Oct 19, 2020

DOJ Press Conference Transcript October 19: Charges Against Russian Officers

DOJ Press Conference Transcript October 19: Charges Against Russian Officers
RevBlogTranscriptsPress Conference TranscriptsDOJ Press Conference Transcript October 19: Charges Against Russian Officers

The Department of Justice held a press conference on October 19 to announce charges against Russian officers for cyberattacks. Read the transcript of the briefing here.

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Speaker 1: (00:01)
… today, we’re going to announce charges against the GRU, which is the Russian military intelligence organization. The speakers there’ll be four, and then we’ll have a Q&A period. The speakers will be John Demers, the Assistant Attorney General for National Security, followed by the FBI Deputy Director, David Bowdich, followed by Scott Brady, who’s a US Attorney for the Western District of Pennsylvania. And then the last speaker will be Michael Christman, he’s the FBI Special Agent in Charge from the Pittsburgh office. Now following the formal speaking announcements and brief remarks, and then the Q&A, the speakers will leave the stage, both the webcast and the pool camera will go off, and then we’ll have a telephonic background briefing with those media who remain on the Chorus call.

Speaker 1: (00:49)
So there’ll be about a minute delay between the end of the press conference, and the start of that backgrounder to go through the 50 page indictment that’s being announced today.

Speaker 1: (00:59)
Operator, I would ask that you give instructions now on how reporters can queue up so when we do go to the Q&A period, we can go directly into that without a pause. And I will be back in about a minute with the speakers. Thank you.

Speaker 2: (01:14)
Thank you. Should you need assistance, please signal a conference specialist by pressing star, then zero on your telephone keypad. To ask a question, you may press star, then one on your telephone keypad. Again, star then one to ask a question. To withdraw your question, please press star, then two. Please limit yourself to one question. Please note, this event is being recorded.

John Demers: (02:12)
Good afternoon. Today we announced criminal charges against the conspiracy of Russian military intelligence officers who stand accused of conducting the most disruptive and destructive series of computer attacks ever attributed to a single group. I’m joined here today in this announcement by FBI Deputy Director, Dave Bowdich, by the US Attorney for the Western District of Pennsylvania Scott Brady, and by the special agent in charge of the Pittsburgh Field Office, Mike Christman.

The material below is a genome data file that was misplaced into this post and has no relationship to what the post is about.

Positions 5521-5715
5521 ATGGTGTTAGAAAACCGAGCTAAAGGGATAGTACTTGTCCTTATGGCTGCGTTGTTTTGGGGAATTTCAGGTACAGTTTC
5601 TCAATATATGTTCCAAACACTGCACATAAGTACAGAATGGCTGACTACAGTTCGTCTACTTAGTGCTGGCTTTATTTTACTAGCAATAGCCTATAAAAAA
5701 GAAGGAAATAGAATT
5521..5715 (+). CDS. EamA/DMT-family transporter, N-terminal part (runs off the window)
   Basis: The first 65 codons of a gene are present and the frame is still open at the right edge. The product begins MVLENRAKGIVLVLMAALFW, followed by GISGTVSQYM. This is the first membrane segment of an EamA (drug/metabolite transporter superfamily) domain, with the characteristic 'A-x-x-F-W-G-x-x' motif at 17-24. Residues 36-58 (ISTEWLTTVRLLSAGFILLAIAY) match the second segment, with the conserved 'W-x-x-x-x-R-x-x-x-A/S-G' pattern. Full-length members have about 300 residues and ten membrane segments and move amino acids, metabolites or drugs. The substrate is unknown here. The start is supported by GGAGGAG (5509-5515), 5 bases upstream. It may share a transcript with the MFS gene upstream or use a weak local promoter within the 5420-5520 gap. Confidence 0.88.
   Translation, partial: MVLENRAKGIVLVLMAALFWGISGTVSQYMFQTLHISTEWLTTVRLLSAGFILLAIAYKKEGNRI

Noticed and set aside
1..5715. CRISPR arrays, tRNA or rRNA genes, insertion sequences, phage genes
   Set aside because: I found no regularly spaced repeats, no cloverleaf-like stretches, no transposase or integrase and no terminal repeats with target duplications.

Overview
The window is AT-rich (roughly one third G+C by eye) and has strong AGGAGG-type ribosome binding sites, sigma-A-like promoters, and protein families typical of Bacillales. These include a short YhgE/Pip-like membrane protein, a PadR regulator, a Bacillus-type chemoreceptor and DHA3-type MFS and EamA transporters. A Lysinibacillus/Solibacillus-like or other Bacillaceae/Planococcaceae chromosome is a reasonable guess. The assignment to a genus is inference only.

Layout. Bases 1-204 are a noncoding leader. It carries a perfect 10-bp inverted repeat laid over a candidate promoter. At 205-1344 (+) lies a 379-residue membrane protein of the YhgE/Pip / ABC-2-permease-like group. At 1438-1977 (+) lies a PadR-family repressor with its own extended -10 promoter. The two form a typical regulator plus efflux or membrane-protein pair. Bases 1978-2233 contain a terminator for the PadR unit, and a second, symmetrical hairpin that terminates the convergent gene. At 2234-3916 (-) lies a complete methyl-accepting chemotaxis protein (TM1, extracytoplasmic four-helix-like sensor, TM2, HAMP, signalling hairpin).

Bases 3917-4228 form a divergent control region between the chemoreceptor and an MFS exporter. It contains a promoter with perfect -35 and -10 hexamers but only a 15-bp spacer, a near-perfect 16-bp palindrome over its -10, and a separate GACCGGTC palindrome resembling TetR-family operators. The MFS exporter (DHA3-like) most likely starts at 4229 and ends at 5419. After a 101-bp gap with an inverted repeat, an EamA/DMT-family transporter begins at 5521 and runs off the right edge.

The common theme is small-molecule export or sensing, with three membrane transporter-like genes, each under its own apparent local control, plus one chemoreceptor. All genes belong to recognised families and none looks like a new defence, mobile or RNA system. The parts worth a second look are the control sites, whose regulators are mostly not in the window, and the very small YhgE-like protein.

John Demers: (02:47)
In the past three months alone, the department has charged computer intrusions or taken legal action related to the activities of China, Iran, and North Korea. Each of these cases charged significant and malicious conduct that we have called out in part to reinforce norms of responsible nation state behavior in cyberspace. But as this case shows, no country has weaponized its cyber capabilities as maliciously and irresponsibly as Russia, wantonly causing unprecedented collateral damage to pursue small tactical advantages and fits of spite. The defendants in this case were all members of the military unit 74455 of the Russian main intelligence directorate known as the GRU. The department previously charged members of this same unit, also known to cyber security researchers as the Sandworm Team for their role in Russia’s efforts to interfere with the 2016 US elections.

John Demers: (03:55)
We make no election interference allegations here, rather today’s charges illustrate how unit 74455’s election activities were but one part of the work of a persistent sophisticated hacking group, busy sabotaging perceived enemies or detractors of the Russian Federation, regardless of the consequences to innocent bystanders or their destabilizing effect.

John Demers: (04:27)
Six current and former officers in unit 74455 are accused of the following disruptive and destructive attacks alleged in the indictment.

John Demers: (04:37)
In December of 2015 and 2016, the conspirators launched destructive malware attacks against the electric power grid in the Ukraine. These were the first reported destructive malware attacks against the control systems of civilian critical infrastructure. These attacks turned out the lights and turned off the heat in the middle of the Eastern European winter as the lives of hundreds of thousands of Ukrainian men, women, and children went dark and cold.

John Demers: (05:07)
From there, the conspirators destructive path still putatively aimed at the Ukraine, widened to encompass virtually the whole world in what is commonly referred to as the most destructive and costly cyber attack ever. The conspirators unleashed the NotPetya malware, although it masqueraded as ransomware designed to extort money, this was a false flag. The conspirators designed the malware to spread with devastating and indiscriminate alacrity, bringing down entire networks in seconds, and searching for remote computer connections through which to attack additional innocent victims, all without hope of recovery or repair. The entirely foreseeable result was that the worm quickly spread globally, shutting down companies and inflicting immense financial harm.

John Demers: (05:57)